Speakers in the Humanities Program

New York Council for the Humanities, Speakers in the Humanities Program

Between January, 2010 and February, 2015 I delivered more than a dozen presentations through the Speakers in the Humanities Program of the New York Council for the Humanities.  Among the highlights:

Adirondack Museum, Blue Mountain Lake, NY

Addressed the history of the Adirondack Park in the context of the broader history of shifting attitudes toward preservation and conservation of natural spaces, with a focus on the work of Winslow Homer and A. F. Tait in promoting an image of the Adirondacks as a vacation destination.


Rockwell Museum of Western Art, Corning, NY

A broad overview of the tradition of “representing nature” in American literature and art, with a focus on the stylized heroic school of landscape photography associated with National Geographic’s depiction of the American West.


Jay Heritage Center, Rye, NY

A comparative analysis of the issues and ironies relating to historic preservation and natural landscape preservation, with a focus on historic homes in the Hudson Valley, the failed effort to preserve New York City’s original Penn Station, and the shifting urban aesthetic represented by the Ashcan School and, in particular, the artist George Bellows.


Niagara County Historical Society, Lockport, NY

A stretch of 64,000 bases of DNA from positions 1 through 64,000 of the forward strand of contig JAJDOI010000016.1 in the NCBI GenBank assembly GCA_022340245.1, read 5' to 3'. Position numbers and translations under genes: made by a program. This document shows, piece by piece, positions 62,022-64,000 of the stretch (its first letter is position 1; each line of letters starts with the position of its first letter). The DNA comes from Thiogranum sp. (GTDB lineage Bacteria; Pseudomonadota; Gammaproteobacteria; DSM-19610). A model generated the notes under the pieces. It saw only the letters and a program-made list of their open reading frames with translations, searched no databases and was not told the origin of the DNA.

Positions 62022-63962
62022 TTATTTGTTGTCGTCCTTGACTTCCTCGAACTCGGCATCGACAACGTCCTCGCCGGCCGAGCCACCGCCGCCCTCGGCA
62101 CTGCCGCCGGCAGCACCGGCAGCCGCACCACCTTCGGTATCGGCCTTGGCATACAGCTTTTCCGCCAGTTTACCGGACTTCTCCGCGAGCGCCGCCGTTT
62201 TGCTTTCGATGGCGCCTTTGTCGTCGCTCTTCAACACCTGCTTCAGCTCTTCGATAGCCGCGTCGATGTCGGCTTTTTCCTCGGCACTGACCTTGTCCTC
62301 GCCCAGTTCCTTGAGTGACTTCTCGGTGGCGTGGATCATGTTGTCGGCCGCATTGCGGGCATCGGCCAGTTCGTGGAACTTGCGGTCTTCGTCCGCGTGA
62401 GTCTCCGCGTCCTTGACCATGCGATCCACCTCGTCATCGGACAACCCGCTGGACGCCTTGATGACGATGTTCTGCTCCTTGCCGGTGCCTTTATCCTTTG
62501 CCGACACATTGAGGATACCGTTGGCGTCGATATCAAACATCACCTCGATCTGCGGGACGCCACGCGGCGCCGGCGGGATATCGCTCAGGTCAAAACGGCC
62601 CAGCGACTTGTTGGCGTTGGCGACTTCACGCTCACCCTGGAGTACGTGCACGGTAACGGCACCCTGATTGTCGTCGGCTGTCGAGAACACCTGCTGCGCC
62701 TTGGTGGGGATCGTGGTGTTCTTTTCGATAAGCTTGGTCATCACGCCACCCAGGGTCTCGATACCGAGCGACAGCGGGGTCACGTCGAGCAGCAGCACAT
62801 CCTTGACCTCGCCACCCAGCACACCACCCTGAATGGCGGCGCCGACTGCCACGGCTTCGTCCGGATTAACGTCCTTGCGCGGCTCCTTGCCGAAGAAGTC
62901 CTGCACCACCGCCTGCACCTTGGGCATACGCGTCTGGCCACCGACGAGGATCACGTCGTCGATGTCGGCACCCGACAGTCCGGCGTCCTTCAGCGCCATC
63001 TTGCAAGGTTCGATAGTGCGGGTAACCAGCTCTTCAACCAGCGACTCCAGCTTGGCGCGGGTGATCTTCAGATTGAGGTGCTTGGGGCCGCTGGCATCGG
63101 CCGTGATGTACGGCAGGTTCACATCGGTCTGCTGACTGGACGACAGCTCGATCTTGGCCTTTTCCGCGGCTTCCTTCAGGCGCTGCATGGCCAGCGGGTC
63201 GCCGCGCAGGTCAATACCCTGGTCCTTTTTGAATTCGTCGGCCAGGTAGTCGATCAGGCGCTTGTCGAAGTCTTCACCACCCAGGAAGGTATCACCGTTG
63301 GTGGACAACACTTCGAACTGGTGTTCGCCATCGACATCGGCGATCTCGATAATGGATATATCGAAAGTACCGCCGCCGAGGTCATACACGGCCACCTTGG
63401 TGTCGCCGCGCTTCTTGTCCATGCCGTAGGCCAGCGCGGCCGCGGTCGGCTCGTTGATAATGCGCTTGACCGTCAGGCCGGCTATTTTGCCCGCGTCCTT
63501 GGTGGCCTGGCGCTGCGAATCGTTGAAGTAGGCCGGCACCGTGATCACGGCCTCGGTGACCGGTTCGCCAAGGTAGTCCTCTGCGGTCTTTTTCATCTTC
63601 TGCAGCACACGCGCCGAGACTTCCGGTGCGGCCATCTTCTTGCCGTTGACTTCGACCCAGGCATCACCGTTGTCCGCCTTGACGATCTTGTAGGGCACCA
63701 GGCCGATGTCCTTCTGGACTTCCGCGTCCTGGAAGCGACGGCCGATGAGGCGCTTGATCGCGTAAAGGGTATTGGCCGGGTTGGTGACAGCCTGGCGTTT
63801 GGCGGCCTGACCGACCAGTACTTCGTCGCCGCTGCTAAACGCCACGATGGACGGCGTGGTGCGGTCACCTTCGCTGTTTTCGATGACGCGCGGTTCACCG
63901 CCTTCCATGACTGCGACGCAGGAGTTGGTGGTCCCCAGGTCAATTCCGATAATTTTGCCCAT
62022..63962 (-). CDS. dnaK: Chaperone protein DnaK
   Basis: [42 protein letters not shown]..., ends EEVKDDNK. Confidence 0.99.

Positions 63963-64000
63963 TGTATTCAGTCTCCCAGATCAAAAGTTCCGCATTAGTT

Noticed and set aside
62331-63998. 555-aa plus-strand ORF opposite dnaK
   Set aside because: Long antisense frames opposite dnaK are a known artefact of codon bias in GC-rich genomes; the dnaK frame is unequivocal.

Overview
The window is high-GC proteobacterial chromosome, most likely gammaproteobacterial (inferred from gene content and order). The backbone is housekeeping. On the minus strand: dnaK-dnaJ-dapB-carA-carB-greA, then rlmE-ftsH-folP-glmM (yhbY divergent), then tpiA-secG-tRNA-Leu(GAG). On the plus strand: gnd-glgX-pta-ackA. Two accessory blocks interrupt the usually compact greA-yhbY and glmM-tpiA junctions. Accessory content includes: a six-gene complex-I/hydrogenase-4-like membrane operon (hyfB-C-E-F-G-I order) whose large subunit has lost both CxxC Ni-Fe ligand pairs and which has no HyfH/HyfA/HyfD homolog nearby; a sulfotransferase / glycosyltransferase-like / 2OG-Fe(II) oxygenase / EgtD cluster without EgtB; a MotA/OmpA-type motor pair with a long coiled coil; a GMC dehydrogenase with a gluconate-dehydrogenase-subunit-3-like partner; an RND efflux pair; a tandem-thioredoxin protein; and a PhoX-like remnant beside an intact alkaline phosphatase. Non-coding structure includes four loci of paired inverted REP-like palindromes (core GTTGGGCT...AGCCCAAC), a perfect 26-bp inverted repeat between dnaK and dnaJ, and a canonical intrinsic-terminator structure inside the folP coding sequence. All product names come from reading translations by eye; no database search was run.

A history of the efforts to create the Niagara State Reservation (State Park) as a chapter in the ongoing debate between utilitarian and aesthetic values in American attitudes toward the natural landscape; a focus on the work and influence of Frederick Law Olmsted and Frederic Church (the Two Freds).


Arkell Museum of Art, Canajoharie, NY

An overview of the Pastoral, Sublime and Picturesque traditions in American landscape art and their relationship to the political, intellectual and economic context of the nineteenth century.


Historic Hugenot Street, New Paltz, NY

An examination of the “opportunities and dilemmas” of historic and landscape preservation in the upper Hudson Valley, with a focus on tourism and transportation, the complex history of Grand Hotels in the Catskills, and shifting views about what does and does not merit “preservation.” 


The Hyde Collection, Glenns Falls, NY

Ansel Adams and the Garden of Eden: “Man” and “Nature” in Yosemite National Park.